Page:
- 18th century drill and field ceremony
- duty calls of the 18th century army
- music theory, with an emphasis on aids to memorization
- tucking calf skin drum heads and rope tension maintainence
- learning sing soldiers' songs of the 18th century
- receiving group and individual instruction on fife and drum provided by professionals in the field.
- participating in a lunch time concert in the Capital Complex
- participating in a recording session of the Fifes and Drums on the last day of camp
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A contingent from the regiment participated in this living history event. Our encampment included an "A" tent, display table, and fly tent for shade.We had a lot of visitors stop by to ask questions, learn about the USCT's, and look over items on the display table. The event was sponsored by Robert E. Lee Civil War Round Table of Central New Jersey and held on the grounds of the historic Parker Press Park in Woodbridge NJ. It included army encampments, naval exhibit, and a display of a Confederate army surgeon's equipment. Various civilian interpreters demonstrated crafts, cooking, dressmaking, photography, and quilting. The troops enacted a scenario for the visitors' entertainment, in which they fought a small skirmish. The cadets had fun with other young reenactors, engaging in a skirmish of their own.
The 230th anniversary of the Battle of Cooch’s Bridge, the first battle of the Philadelphia Campaign, was held at Brandywine Creek State Park, Wilmington DE.
1st Rhode Island Regiment and cadets mustered early at HQ at 7 AM , so we could travel, eat breakfast, and set up camp, to be in time for morning formation at 9 AM. The day's actions were based on the running battle between Howe’s advanced guard and Maxwell’s Light Corps.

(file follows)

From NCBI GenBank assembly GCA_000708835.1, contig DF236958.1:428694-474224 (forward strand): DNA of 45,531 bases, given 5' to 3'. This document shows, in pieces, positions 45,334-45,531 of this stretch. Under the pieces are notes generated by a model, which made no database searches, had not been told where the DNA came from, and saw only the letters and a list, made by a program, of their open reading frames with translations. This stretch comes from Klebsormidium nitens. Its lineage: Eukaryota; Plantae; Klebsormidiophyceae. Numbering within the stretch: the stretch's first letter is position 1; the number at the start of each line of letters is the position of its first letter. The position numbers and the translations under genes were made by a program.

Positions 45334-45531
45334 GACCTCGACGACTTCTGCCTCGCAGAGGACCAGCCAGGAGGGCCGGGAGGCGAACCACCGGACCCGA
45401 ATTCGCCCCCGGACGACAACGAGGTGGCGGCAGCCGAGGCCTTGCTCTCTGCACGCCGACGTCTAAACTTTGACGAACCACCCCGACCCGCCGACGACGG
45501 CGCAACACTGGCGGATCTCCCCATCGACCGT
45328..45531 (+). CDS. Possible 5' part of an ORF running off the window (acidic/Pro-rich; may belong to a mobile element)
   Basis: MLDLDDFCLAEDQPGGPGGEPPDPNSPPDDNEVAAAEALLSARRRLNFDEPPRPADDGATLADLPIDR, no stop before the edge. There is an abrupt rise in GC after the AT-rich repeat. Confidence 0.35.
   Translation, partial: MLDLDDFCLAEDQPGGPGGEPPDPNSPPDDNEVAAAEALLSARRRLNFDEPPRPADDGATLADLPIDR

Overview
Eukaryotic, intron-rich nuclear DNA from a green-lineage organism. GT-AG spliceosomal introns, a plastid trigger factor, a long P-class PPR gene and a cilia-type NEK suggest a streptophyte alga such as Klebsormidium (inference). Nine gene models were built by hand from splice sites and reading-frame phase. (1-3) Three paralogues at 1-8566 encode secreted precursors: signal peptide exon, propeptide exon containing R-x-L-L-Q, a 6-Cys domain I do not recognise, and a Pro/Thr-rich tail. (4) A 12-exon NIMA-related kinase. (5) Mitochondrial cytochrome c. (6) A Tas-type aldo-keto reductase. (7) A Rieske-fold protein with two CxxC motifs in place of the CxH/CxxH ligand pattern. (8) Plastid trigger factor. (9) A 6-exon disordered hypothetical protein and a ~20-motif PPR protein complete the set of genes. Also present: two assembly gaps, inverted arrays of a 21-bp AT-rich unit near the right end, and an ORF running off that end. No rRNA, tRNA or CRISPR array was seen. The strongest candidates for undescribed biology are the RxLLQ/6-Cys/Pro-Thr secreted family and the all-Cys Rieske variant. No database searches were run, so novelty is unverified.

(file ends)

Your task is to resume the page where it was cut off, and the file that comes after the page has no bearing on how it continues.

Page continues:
It started out foggy, but by 11 AM, the time of the first battle, the sun was shining and the temperature had quickly risen. At the sound of drums and orders company commanders formed up the brigade and quickly went into battle formation and deployed for battle. As light infantry we moved rapidly, deploying in 2 ranks (lines) as usual, but instead of standing shoulder to shoulder the brigade deployed in extended formation, a full arms length between between soldiers. The purpose of this was to allow the rear rank fo pass between and move ahead of the first rank after it had fired its' volley. While the first rank reloaded in the rear, the second rank fired its' volley. Then when the first rank was finished loading they shouted ready, ran between and moved 3 paces ahead the second rank again, prepared to fire. When pressed by the enemy, the ranks withdrew in reverse, with one rank moving to the rear, twice the distance as it had advanced, to reload as the front rank fired.This maneuver, called advancing by ranks, allowed light infantry to engage a numerically superior opponent with continuous fire, and helped to conserve ammunition. You can see this tactic used in "Last of the Mohicans" (1992), in the scene where Major Duncan Heyward led a squad fighting the French at Fort Monroe. I hoped to have time to discreetly take picture of the action, but I couldn't at the pace we were moving. As expected, the temperature had gotten hot.
By the end of the first battle we were drenched with perspiration.
Tidbit - As safety precaution, the standing order was for everyone to report to battle with a full canteen, and was repeated often. We know from historical accounts that casualties from heat could be significant. At the Battle of Monmouth the Continental Army 69 were killed, and 37 died from heat-stroke.
For the afternoon battle, our company commander decided to deploy through the woods. We were in the shade during most of the action. However, we apparently took a wrong turn and ended up behind enemy lines. Normally, out flanking the enemy is good, but in this historic scenario we were supposed to lose. We had to make a hasty dash, firing on the run, to make it back to our lines before being cut off. We made it back in time for the prearranged rout. the British and German forces were pressing their attack so fast we barely had time to fire by ranks as we withdrew. In a reenactment, though you are not firing live ammunition, you are still using real muskets, firing black power, and its' dangerous to fire them at too close a distance. Fortunately, we were able to maintain an orderly withdrawal and lose with dignity.
- Revolutionary War - Living history program - Wilmington, DE 10/13
- Reenactment of the Battle of Fort Mercer - Red Bank, NJ 10/14
- Civil War - Battle at Allentown - Allentown, NJ 10/14
- Civil War - Cemetery Dedication - Union County 10/20